I always feel like it is really exciting when Marvel Studios choose to tell the story of a relatively unknown comic book character and, thusly, update his origin for a modern audience. The Guardians of the Galaxy is the first film I think of when it comes to superhero films that are about characters that most of the moviegoing public knew next-to-nothing about before they first experienced a film about them. Now, even though Shang-Chi is unique, it still feels like a part of the earthly films of this cinematic universe, and one reference-heavy tournament-sequence, in particular, seems to have been included to make sure fans feel that way.
The story does work very hard to introduce its unique elements, and that is certainly understandable. There is an abundance of expositional dialogue, as the film tries to explain both Wenwu’s historic origin, the titular character’s family heritage, and the unique world that his mother guarded. On top of that, it even somewhat successfully tries to retcon the events of Iron Man 3, the 2013 trilogy-conclusion to a film series that the ten rings have been mentioned in previously.
Outside of the film’s very satisfying willingness to play with its mythology and the fantastical elements thereof (that I would rather not spoil), Tony Leung is the film’s great secret weapon. The film features several flashback scenes, but I didn’t feel pulled back and forth, and that is because Leung is the anchor for the film, even though he plays its antagonist, and thus his is perhaps one of the more interesting antagonists in the Marvel Cinematic Universe. His opening fight sequence with Fala Chen’s character was exactly what I wanted from the film, and I was just spellbound by the movie from that moment on.
Though he is a relative newcomer (his biggest role previously was in the Canadian sitcom Kim’s Convenience), Simu Liu is charming and he carries the film very well. He is more than believable as the titular martial artist assassin-turned-valet-turned-superhero, and I really enjoyed the energy that he brought to the fight scenes he took part in. Awkwafina (with whom Liu shares strong chemistry), Tony Leung, and Michelle Yeoh do some heavy-lifting in making sure the comedic and the more heartfelt scenes work, but I really do think Simu Liu is solid here, and I’d love for this to be a star-making performance for him.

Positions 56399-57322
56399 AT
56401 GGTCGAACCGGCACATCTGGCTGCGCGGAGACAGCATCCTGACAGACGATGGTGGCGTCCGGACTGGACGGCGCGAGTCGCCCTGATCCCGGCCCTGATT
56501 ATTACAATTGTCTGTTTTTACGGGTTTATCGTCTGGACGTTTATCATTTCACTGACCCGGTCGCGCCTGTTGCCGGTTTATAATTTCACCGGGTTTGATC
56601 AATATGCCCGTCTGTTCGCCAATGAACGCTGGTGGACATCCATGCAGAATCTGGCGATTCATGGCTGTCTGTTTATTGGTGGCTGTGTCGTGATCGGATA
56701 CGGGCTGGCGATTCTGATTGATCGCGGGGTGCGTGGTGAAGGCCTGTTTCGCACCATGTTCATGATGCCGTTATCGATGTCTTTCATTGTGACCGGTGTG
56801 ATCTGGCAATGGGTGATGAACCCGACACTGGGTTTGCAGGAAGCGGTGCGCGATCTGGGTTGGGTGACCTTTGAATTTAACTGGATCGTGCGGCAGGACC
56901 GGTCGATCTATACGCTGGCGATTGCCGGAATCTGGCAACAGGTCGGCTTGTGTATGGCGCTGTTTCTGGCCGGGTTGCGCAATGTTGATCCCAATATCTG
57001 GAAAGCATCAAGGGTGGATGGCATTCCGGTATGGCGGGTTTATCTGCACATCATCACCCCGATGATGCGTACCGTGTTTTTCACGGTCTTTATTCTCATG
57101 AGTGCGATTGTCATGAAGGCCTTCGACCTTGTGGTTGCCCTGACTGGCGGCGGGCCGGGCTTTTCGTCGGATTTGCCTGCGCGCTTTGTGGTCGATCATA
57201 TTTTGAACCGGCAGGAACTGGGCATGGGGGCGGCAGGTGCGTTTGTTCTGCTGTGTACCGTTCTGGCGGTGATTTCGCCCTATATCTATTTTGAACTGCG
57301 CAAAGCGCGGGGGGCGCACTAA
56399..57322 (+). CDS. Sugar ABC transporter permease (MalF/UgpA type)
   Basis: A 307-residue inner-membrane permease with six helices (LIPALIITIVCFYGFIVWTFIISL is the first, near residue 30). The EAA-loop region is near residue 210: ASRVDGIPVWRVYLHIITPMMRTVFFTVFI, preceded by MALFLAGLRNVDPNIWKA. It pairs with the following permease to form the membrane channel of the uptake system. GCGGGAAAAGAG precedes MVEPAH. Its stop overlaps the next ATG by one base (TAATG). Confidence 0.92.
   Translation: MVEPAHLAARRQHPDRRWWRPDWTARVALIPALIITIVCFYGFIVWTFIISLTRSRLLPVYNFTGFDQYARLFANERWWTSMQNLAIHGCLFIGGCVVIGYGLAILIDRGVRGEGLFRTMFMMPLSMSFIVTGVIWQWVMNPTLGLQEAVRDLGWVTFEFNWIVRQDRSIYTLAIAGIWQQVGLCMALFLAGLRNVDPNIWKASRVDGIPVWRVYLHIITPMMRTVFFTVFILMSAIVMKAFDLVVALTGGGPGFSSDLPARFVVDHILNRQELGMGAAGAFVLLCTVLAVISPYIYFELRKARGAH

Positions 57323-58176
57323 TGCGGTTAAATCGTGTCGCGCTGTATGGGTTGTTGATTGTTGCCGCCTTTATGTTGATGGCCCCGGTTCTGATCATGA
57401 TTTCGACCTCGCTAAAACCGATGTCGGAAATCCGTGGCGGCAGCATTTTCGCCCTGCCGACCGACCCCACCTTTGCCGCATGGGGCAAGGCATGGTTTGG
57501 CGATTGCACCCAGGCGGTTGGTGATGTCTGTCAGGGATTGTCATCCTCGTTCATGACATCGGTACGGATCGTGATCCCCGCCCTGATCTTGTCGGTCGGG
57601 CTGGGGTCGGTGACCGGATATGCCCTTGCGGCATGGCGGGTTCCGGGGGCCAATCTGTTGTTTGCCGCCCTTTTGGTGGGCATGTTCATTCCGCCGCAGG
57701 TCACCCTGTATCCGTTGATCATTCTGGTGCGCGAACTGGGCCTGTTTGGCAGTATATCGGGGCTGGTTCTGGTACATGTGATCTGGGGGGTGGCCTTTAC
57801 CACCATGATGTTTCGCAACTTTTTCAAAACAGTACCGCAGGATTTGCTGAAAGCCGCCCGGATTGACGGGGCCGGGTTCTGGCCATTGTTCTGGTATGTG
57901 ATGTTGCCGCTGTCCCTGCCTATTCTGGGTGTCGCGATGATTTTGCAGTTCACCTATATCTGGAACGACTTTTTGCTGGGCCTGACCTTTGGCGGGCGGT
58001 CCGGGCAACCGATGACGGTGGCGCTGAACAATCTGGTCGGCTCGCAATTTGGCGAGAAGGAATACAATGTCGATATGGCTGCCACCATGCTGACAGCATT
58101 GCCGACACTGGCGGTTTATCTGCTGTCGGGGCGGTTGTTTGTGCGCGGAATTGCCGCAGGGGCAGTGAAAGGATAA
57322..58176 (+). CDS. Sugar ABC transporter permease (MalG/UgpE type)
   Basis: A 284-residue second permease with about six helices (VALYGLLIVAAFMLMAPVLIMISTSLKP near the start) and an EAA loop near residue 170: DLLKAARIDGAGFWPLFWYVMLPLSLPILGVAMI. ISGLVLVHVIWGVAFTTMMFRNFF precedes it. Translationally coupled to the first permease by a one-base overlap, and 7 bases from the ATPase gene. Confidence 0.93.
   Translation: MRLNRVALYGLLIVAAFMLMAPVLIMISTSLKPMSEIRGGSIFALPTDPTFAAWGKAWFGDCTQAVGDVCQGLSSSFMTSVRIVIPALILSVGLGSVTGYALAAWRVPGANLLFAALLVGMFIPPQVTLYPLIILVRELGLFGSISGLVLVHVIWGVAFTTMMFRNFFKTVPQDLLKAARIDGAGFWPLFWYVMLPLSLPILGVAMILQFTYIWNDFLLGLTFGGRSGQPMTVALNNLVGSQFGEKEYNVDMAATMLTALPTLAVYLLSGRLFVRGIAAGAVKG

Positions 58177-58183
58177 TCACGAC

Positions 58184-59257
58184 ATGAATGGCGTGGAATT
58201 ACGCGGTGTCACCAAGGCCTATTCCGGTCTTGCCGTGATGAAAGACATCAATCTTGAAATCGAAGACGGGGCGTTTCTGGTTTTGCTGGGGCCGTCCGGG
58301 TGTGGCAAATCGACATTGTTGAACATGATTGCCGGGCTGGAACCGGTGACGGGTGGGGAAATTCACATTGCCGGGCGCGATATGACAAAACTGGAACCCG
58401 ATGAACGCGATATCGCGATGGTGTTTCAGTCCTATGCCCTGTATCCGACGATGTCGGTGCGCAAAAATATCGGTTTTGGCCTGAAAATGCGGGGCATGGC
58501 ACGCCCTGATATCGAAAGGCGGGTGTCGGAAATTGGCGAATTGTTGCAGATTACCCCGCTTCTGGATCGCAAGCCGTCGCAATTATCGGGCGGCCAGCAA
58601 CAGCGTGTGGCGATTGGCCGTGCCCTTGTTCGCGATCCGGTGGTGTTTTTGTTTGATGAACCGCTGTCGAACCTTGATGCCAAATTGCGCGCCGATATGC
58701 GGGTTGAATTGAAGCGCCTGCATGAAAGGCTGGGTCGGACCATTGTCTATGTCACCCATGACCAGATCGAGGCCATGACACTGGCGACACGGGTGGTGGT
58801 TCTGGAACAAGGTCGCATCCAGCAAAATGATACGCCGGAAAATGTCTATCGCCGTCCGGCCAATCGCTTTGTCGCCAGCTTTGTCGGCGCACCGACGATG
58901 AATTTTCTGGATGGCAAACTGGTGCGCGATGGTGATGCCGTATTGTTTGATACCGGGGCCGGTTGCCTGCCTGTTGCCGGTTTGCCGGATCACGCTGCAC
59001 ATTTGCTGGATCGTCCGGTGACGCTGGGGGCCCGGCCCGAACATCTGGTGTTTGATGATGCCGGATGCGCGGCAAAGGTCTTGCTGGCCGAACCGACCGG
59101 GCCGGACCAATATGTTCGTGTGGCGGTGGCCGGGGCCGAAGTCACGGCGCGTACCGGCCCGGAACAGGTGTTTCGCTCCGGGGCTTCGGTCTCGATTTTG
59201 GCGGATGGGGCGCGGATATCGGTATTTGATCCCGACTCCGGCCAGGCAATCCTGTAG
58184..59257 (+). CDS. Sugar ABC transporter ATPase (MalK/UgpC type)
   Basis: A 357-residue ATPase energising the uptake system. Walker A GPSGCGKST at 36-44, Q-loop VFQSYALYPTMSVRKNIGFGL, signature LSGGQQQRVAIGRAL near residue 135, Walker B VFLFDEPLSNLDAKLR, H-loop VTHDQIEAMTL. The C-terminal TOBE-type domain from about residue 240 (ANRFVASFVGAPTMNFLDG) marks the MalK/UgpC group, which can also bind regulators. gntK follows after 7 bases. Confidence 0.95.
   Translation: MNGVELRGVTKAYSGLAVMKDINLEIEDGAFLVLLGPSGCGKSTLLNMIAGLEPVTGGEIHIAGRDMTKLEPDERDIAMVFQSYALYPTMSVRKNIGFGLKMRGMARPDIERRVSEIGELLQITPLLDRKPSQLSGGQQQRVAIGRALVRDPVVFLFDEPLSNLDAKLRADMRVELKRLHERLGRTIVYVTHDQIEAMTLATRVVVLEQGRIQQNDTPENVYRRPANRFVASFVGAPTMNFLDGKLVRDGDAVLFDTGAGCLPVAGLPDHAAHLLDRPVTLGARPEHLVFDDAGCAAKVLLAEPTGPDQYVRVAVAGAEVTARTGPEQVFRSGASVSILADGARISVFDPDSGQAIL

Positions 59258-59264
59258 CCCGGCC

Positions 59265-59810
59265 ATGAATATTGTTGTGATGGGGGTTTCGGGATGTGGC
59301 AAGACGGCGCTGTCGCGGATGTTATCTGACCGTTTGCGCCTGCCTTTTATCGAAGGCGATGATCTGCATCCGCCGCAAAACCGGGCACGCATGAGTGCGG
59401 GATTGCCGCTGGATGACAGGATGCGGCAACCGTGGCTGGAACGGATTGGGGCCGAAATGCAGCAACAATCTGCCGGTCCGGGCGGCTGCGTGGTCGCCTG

There are several action set-pieces here that you will be thinking about as you leave the theater, such as the thrill-ride of a sequence on a San Francisco bus that introduces the world to the powers of this film’s protagonist, but my favourite of these action scenes were the ones in which the film seemed particularly indebted to what I interpreted to be wuxia-inspired wirework-action fight sequences, though I don’t claim to be an expert on this martial arts-film subgenre.
Now, admittedly, there are some hiccups along the way, though. I do think this film has a couple of notable issues. Other than, like I mentioned, the fact that several scenes include expositional dialogue, there is a little bit of a lull in the action about two-thirds into the film, or so, and the final act is slightly overwhelming and excessive. Also, though most of the action seems well-choreographed, executed, and is exciting, some of the action shots feel like they are too close, to such an extent that it sometimes felt like you could lose sense of what exactly was going on in successive frames. Perhaps most disappointingly, during the final act there is a climactic one-on-one fight sequence set in a drab and dark CGI-heavy non-location, which is just not very exciting to watch, even though the action is good and the actors are acting their hearts out, as they battle for control of the ten rings.
Destin Daniel Cretton’s Shang-Chi and the Legend of the Ten Rings, the 25th film in the Marvel Cinematic Universe, is an exhilarating martial arts superhero film. The film has a surprisingly complex antagonist, well-choreographed action fight scenes, heart and humor thanks to the committed performances from Awkwafina, Liu, and Leung, and excellent mythical and fantastical surprises along the way that keep you on your toes. Marvel fans won’t want to miss this exciting introduction to a soon-to-be fan-favorite character, but I also think that regular moviegoing audiences will find a lot to love here.
8.5 out of 10
– Review Written by Jeffrey Rex Bertelsen.